SHADOW Foreign Secretary Emily Thornberry visited Dursley at the weekend, to support local Labour councillors and help out in the Berkeley Vale by-election.

The Labour frontbencher canvassed alongside council candidate Liz Ashton on Saturday afternoon, having first addressed a conference in the Chantry Centre, at which party members put forward ideas to include in next year’s district council election.

The MP told the Gazette: "I’ve been wanting to come down to the Stroud District for some time, but it’s just a question of when I could get it into my diary.

"But at the moment they’ve got a local conference happening, where we’re talking about what should be in the manifesto for the council elections that are happening next year. And there’s also a very important by-election going on.

"So it’s an opportunity for me to come down and listen to local activists, and also, afterwards, to go out on the doorstep and listen to the public.

"It’s my firm belief that it doesn’t matter how senior you are as a politician, you really don’t have all the answers, and only if you listen to the public can you begin to understand properly what it is the public needs.

"We need to keep being educated by the public, and this visit is part of my ongoing education."

Last Friday (February 15), hundreds of children in the Stroud District, joined thousands across the UK, who left school to protest about climate change.

When asked what she thought about that, Mrs Thornberry said she backed the pupils' actions.

“I have to say, I’m with them," she said.

“I’m not suggesting that kids bunk off school on a regular basis.

“However, I think this is such an important issue. We are a generation, it seems to me, that are just not thinking about the future properly.

"Every other generation has passed on the world in a better state than the way in which they inherited it and yet we are the ones that have eaten all the fish, have killed most of the tigers, we’ve taken all the homes, we’ve got the pension policies.

"What are we handing on? And we’re warming up the planet in a way that will be irreversible and is such a threat. And we just don’t seem to care.

"We seem to be really just short termist in what we’re doing, and just looking after ourselves.

"We should have at the forefront of our mind, our children and our grandchildren and be thinking about ‘how are we going to ensure that their future is a bright one?’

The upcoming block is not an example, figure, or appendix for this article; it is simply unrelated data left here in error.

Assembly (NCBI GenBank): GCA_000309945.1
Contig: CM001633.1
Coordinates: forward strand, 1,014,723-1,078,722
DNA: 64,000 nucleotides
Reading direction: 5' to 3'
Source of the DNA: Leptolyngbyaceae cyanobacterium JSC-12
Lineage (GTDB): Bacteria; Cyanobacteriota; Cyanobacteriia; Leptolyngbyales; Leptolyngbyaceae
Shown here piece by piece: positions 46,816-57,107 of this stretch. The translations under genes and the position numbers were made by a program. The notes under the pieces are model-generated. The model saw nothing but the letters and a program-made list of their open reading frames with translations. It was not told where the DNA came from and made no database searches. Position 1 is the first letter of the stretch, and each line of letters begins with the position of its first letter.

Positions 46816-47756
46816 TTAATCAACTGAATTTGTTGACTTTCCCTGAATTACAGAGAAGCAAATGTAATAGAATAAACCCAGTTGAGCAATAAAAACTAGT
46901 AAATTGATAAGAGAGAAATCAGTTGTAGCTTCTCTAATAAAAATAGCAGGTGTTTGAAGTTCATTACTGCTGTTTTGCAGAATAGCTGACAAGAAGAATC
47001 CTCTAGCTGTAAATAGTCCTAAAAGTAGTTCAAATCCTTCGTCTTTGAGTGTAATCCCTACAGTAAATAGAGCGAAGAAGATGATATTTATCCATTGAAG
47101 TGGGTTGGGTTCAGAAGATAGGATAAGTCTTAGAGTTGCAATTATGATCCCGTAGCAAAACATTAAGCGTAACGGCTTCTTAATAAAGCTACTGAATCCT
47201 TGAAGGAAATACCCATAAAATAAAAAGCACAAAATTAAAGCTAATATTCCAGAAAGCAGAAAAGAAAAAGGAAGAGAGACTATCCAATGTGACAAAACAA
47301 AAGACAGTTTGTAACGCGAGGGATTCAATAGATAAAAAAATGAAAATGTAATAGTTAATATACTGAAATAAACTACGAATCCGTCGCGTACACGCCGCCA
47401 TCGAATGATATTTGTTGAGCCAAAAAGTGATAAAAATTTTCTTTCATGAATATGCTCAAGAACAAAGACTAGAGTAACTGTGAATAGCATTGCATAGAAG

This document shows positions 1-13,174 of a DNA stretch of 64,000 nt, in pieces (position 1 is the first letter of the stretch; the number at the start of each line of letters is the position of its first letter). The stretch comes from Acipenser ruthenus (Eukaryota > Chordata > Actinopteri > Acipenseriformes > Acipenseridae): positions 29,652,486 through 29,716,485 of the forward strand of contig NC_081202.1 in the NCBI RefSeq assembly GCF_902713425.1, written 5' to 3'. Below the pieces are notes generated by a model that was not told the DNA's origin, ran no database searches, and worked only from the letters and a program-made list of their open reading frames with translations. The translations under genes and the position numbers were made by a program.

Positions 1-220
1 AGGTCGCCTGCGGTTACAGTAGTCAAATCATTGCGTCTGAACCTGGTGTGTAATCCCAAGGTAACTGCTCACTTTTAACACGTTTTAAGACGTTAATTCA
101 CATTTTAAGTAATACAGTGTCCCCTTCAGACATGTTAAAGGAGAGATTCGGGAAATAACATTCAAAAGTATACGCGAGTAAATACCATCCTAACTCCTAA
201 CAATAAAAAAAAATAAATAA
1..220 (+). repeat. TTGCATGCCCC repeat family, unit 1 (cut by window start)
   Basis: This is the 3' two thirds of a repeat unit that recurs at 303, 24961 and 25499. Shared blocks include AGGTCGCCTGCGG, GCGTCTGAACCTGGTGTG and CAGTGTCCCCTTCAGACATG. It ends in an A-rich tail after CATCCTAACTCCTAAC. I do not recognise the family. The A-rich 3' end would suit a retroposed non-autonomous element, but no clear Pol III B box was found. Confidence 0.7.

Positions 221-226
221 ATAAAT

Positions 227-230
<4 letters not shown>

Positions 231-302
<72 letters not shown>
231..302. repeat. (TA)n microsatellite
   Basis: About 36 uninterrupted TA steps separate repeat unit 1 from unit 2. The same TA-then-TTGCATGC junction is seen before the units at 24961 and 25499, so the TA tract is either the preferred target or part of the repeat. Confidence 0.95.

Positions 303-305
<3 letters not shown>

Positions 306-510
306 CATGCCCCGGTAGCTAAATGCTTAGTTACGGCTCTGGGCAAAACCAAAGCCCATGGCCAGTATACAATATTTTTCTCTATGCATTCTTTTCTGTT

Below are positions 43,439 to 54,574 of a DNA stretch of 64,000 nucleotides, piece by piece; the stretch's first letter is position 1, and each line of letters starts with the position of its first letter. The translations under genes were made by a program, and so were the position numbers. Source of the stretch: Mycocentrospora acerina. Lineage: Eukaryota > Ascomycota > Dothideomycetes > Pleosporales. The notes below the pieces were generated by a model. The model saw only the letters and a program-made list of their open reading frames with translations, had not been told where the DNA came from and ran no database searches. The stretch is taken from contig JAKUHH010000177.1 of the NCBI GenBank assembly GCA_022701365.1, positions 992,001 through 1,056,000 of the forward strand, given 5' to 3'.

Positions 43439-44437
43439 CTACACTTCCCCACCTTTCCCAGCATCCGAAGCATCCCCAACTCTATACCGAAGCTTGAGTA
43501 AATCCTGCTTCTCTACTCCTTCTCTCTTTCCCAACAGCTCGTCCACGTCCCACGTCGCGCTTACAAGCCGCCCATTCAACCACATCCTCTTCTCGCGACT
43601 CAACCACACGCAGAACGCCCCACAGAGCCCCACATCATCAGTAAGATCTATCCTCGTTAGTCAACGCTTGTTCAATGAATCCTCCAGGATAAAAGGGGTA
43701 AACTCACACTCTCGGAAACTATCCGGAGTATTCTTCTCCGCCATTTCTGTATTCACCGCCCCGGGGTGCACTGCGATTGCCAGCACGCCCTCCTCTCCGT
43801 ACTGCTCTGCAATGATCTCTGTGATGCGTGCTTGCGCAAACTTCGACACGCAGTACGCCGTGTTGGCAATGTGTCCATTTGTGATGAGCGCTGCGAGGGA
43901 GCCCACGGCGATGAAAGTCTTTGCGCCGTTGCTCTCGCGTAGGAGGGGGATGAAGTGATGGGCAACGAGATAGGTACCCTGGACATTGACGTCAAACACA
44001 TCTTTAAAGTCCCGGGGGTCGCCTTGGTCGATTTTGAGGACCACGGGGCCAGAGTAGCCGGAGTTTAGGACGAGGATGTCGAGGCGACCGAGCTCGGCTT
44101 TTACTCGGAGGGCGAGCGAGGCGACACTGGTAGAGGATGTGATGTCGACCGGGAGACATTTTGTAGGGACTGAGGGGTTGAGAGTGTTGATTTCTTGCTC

"And if we’re not listening, then it’s right for the younger generation to step up and say ‘Hello! We’re here, this is our planet, do not do this’.

"And for them to be involved in political activity is absolutely right. Youngsters have to be involved in politics and they have to be making sure that they have their voices heard."

Emily Thornberry's background is an interesting mix: her father, a law professor, was in the United Nations, yet she was brought up on a council estate by a single parent on benefits.

She spoke to the Gazette about how this motivated her in her career.

“It’s right to say that I was born into a middle class, privileged household," she said.

“We were comfortably well off, and then disaster struck our family.

“My parents split up, my father disappeared, and suddenly my mother had nothing.

“She had no income, we had the bailiffs come round.

“I remember in the sixties that when the bailiffs came round, they used to wear bowler hats.

“We were chucked out and we just didn’t know what was going to happen.

“There was talk of us going into a children’s home, it was awful.

“But, there was a safety net and we were able to be rehoused in a council house and we got benefits, and that kept my mother going, until the children were old enough for her to be able to work.

“It breaks my heart that people come to me at my surgery now, in similar circumstances to my mother, and we don’t have the answers that were there for her in the 1960s.

“We are a rich country and we should be looking after one another.

“People should know that if they fall on hard times, we will look after them."